Bralettes for the Heavily Breasted

Hey all, its Nicki from SewUprising again, back with… can you guess?

That’s right, more pictures of my boobs! WOOOO!!

Last month we hacked the Christina sports bra to have a strappy back, while keeping all of the support that those gifted with large jugs need in the day to day. This month I wanted to talk a little bit more about how I utilize my  favorite Phee fabrics to get as much support as possible from all of the bralettes I make.

The secret to good support? It really is very simple, I layer. 

Layer my fabrics that is. The secret to good support is a layer of powernet, sometimes as the bralette lining itself and sometimes in-between the outer fabric and the lining, but I always use it. Always. Sometimes I even use two layers of powernet, one cut on the grain line and one cut against it, to get even more support in my me made bralettes, like in the black bralette above which is a layer of black powernet over a layer of tan powernet. The result? A bralette that keeps my 34H , heavy sweater puppies up all day and in place.

I use the power net in ALL pieces of all of my bralettes. Many patterns suggest only using it in the cups, but I have found using it in the back bands as well really helps eve out the weight of my breasts around my body, so it isn’t all on the straps.
But besides using powernet, There are a few design features I look for in the bralette patterns I choose to use to help me maximize possible support. I make sure to choose bralettes that have a “long-line” option like the Noelle Bralette pictured above which is made from grey circular knit, white stretch lace, and a powernet liner. This allows me to add a hidden, thick elastic under the bust, which helps to keep the bralette in place and stop it from riding up.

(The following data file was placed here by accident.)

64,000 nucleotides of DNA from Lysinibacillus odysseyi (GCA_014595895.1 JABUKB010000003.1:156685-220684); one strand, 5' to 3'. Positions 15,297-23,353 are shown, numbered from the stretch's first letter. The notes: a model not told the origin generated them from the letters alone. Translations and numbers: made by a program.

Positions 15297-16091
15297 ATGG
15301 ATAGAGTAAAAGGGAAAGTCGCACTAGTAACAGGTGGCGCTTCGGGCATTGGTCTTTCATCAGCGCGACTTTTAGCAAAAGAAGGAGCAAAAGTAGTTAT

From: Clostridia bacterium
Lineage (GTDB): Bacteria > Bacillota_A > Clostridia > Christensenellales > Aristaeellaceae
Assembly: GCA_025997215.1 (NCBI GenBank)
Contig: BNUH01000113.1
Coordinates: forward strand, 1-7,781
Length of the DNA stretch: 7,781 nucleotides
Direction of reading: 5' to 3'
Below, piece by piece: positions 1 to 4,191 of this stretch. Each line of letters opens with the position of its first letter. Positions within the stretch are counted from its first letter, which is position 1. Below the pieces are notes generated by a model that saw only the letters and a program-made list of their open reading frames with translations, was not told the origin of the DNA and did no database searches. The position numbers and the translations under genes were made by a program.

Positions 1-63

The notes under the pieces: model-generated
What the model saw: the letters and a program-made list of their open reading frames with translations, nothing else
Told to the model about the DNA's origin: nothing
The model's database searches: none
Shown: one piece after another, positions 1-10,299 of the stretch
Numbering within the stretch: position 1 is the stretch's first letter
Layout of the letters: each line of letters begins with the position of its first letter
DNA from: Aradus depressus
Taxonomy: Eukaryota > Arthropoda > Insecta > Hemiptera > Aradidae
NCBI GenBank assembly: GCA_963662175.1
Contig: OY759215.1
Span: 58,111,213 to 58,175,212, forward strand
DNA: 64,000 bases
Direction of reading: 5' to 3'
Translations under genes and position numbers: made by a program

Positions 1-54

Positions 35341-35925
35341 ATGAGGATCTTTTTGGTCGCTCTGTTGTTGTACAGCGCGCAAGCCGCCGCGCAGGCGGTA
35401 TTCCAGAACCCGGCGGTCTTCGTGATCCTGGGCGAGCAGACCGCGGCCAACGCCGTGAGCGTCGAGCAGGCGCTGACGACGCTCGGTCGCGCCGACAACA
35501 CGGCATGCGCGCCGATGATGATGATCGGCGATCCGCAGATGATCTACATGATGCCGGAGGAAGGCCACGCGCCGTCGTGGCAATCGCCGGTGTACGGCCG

I also like to choose patterns that allow me to utilize adjustable straps, like traditional bras have. This is because all elastic stretches over time, especially elastic that is under the stress of holding up heavy breasts all day, and having adjustable straps allows me to tighten them throughout the day and keep the support from lessening over time. 

And there you have it, three simple things to account for when trying to make supportive bralettes! Sewing lingerie is really not as hard as it may look to be and if you haven’t tried it yet I would highly recommend it! Lingerie sewing is rewarding on a whole new level than apparel sewing, especially when you can make such cute things that fit and give you what you need!

Patterns Used: House Morrighan Poppy Bralette and Madelynne Noelle Bralette, Frankie Panties

4 comments

  1. Any tips for adding the thick elastic band to the underbust? 1/4″ less than actual underbust? width of elastic? regular zigzag stitch in place, encased b/w fabric & lining? TIA!

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    • Good questions! The under bust elastic elastic varies greatly, mostly depending on the thickness of the elastic and its stretch percentage. I dont have a set number that I cut it to, instead I just wrap it around my rib cage until it feels right and cut where they over lap. Most of the time I slip the elastic in between the outside and lining fabric (like would be done in a waistband) but it also works to attach it to the seam allowance where the under bust band attaches, whatever is easiest and feels the best for you is what you should go with!

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  2. I wish i could agree with the easy drew ,but I have a 42dd/100 e and I use powernet and laminat .My problem are the straps …I hope that I get a resolution to solve my Problems soon

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